Baba Ganoush is an essential mezze in many Middle Eastern countries. The ingredients may vary from one region to another and there are many versions of the famous eggplant dip. Continue reading →
It is no surprise that the Middle East’s most popular crushed pepper flake is from the city of Aleppo, which was a hub of the Silk Road for centuries. This ancient market for spice production and trade has long been a natural place for culinary innovation. Numerous spice blends and dishes, like Syrian kebabs, originated there. And it was through spice trading centers like Aleppo that the chile pepper was introduced to the Middle East.
Sometimes called halaby pepper or Turkish pepper, the Aleppo pepper’s crushed red flakes are used to adorn kebabs, shawarmas, hummus, fattoush, and a multitude of other popular Middle Eastern dishes.
The city of Aleppo provided the ideal context for this creation: already flavored with the mineral grit of the semi-arid north Syrian Plateau, the chile was bred to grow red, slender and sweet. The area’s climate is also excellent for sun drying, and with salt and oil, it is there that the distinct technique for producing Aleppo pepper flakes was refined and brought up to the high standards of Syrian cuisine.
Ground slightly larger than typical crushed red pepper flakes, Aleppo pepper takes on a warm, melting texture. The taste is summer sweet and savory, with notes of raisin, pomegranate, and even sun-dried tomatoes. The spice isn’t especially hot, and can be used almost anywhere.
The Aleppo pepper’s compact yet versatile flavor can be attributed to the innovative chefs, enthusiastic horticulturists, and keen spice merchants that shaped its long, proud history. It is also known as another casualty of the ongoing conflict in Syria. Épices de Cru lost contact with our spice merchant in Syria for over four years – his family now lives in Istanbul and trades at the spice market there, but no longer exports Aleppo pepper.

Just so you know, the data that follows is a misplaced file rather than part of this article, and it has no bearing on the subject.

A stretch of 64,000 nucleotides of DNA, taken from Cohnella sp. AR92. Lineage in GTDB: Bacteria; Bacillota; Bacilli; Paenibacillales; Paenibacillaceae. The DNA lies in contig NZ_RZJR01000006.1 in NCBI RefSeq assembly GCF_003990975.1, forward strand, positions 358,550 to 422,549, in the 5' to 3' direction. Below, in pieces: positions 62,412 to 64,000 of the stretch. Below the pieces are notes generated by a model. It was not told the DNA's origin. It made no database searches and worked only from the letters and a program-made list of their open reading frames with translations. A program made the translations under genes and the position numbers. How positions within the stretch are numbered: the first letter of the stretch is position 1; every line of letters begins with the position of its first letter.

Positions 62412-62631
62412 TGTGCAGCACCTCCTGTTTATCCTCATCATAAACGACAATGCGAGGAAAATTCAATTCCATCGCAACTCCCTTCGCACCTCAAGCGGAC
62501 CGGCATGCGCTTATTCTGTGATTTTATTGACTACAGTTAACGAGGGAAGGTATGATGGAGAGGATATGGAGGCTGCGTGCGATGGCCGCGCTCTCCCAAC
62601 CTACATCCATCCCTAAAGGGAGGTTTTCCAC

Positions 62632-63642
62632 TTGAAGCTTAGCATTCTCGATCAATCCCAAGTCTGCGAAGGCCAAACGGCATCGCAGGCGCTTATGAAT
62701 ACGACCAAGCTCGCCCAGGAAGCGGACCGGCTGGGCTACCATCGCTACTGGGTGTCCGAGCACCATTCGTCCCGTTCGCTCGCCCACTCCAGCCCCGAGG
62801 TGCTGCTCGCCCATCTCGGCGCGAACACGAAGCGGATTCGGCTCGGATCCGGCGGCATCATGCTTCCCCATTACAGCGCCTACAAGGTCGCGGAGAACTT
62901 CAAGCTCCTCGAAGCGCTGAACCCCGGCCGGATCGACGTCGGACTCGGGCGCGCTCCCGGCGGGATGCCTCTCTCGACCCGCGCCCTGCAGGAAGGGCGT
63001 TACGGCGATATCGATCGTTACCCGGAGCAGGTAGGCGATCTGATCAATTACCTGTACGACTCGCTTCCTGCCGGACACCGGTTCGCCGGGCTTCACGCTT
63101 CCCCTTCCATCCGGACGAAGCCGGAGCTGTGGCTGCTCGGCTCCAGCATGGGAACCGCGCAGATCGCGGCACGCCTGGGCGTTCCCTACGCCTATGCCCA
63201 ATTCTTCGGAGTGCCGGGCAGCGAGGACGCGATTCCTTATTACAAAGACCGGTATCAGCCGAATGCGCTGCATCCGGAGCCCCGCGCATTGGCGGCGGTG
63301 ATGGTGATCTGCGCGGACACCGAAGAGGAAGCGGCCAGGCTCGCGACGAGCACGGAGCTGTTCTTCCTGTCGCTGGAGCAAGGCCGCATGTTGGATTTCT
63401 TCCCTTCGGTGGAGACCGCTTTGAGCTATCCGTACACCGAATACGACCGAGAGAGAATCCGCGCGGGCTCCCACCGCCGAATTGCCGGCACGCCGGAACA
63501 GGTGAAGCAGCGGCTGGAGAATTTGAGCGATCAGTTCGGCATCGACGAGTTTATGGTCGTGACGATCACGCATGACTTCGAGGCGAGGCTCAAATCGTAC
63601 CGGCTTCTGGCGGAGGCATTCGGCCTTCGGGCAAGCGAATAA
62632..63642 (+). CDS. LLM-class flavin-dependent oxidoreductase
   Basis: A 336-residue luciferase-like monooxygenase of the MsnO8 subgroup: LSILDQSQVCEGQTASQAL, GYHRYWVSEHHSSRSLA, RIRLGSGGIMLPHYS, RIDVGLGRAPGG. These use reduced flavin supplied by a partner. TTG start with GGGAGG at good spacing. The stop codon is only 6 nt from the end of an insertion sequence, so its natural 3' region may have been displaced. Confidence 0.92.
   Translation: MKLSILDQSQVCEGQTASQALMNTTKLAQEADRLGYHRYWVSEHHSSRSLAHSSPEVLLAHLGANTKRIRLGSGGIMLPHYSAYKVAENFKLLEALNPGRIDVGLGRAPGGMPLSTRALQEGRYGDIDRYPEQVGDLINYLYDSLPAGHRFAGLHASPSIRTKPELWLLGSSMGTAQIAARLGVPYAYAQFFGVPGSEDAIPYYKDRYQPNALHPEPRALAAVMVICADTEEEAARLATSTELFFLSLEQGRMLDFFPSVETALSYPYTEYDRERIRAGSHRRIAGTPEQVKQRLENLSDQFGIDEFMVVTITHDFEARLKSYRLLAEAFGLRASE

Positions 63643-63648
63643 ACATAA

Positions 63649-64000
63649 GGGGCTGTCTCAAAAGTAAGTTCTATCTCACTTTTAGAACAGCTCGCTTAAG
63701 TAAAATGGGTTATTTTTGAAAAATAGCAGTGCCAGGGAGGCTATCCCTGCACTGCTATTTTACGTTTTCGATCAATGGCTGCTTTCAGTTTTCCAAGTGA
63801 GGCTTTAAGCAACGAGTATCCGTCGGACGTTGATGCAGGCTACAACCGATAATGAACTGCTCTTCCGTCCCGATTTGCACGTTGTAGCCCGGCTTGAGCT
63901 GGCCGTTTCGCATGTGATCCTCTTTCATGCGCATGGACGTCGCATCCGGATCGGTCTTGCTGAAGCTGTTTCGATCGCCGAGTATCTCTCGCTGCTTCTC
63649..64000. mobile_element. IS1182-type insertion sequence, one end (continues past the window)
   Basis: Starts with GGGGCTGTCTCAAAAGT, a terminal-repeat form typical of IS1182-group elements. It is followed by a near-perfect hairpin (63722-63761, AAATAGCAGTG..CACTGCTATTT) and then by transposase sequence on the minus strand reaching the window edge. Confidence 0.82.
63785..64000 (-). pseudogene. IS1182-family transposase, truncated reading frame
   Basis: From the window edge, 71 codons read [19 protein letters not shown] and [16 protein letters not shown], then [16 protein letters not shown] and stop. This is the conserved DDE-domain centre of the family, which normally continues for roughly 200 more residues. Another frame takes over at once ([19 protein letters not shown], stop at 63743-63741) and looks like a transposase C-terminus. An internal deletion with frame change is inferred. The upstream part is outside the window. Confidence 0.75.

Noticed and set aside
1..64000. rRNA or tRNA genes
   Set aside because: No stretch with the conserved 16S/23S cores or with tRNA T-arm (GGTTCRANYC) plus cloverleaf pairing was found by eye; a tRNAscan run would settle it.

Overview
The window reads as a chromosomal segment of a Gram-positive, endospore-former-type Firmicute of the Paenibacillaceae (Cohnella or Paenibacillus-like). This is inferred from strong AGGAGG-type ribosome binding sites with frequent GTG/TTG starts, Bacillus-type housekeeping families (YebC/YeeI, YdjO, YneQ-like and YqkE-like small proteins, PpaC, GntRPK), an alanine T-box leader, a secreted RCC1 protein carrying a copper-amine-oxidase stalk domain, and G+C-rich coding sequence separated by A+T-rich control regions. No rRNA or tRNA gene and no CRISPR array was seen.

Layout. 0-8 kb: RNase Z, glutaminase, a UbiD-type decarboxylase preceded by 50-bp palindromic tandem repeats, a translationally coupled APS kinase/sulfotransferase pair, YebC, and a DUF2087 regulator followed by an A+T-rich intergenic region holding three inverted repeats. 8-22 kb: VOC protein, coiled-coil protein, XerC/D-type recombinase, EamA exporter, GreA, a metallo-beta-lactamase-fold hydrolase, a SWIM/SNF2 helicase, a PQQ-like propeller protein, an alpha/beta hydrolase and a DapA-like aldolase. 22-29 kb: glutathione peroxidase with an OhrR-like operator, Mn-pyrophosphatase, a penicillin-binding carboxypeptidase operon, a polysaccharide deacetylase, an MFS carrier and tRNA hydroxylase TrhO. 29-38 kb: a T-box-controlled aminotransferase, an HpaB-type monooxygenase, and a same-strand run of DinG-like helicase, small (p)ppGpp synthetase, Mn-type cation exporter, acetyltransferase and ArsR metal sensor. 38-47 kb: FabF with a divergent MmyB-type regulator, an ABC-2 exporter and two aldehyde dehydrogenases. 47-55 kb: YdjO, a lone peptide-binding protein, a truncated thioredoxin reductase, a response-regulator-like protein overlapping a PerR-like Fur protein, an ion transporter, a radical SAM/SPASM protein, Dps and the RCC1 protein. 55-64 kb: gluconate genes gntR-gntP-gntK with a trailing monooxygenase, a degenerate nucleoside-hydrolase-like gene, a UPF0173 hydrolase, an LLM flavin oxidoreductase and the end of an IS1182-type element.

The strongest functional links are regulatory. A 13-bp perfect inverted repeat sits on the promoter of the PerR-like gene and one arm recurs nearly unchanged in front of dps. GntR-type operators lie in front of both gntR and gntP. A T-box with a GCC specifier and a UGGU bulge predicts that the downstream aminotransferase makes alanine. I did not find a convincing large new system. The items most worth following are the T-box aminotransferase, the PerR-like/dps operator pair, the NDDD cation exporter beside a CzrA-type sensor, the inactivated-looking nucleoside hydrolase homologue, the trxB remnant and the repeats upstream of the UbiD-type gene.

Finding alternatives can be tricky, although Maras pepper and Korean pepper make worthy substitutes. True Syrian pepper is simply no longer available, but its flavors still live on in our kitchens: we recommend Turkish Aleppo pepper, which is cultivated and processed in a similar fashion just across the border, near Gaziantep, on the same sunny plateau.
Like the chefs, gardeners, and merchants who brought this delicacy to life, we keep finding new uses for Aleppo pepper flakes in sweet and savory dishes, from Ottoman classics like Menemen to reinvented comfort foods like Shepherd’s Pie. Lovingly perfected for centuries, it surpasses other crushed red pepper flakes as a go-to flavor base that adds complexity to any recipe.
The employees at our headquarters, nicknamed “2222,” work with our teas and spices every day. It is they who, over time, have made this company what it is. We invite you to join, each month, a conversation with each one of them.
Noëlline is an energetic and curious woman who always knows how to make us laugh. She’s been in charge of shipping and our production workshop for over three years: if you place an order with us, it’s thanks to her care that the box arrives at your door in one piece. She’s also a grandmother with a big heart who loves spending time with her family and spoiling her grandkids.
Where are you from?
I was born in Tourelle, in Gaspésie, not far from St-Anne-des-Monts. My parents had a general store, nearly everyone in town would stop by to buy something, chat, or play Pichenottes. When I was seven, we moved to Montreal and I’ve lived here ever since.
Can you describe an interesting job you had before working at Épices de Cru?
I worked as an assistant manager at a shoe factory for 12 years. It was physical labor, hard on the hands, but I liked it. Later, I worked at Zellers, while I was waiting to find something else. In the end, I worked there for 24 years! I mostly worked evenings and weekends, which allowed me to spend more time with my kids. I was the hostess of “Club Z,” cashier, assistant supervisor, which meant I always ended up doing customer service too.
What is your favorite job here?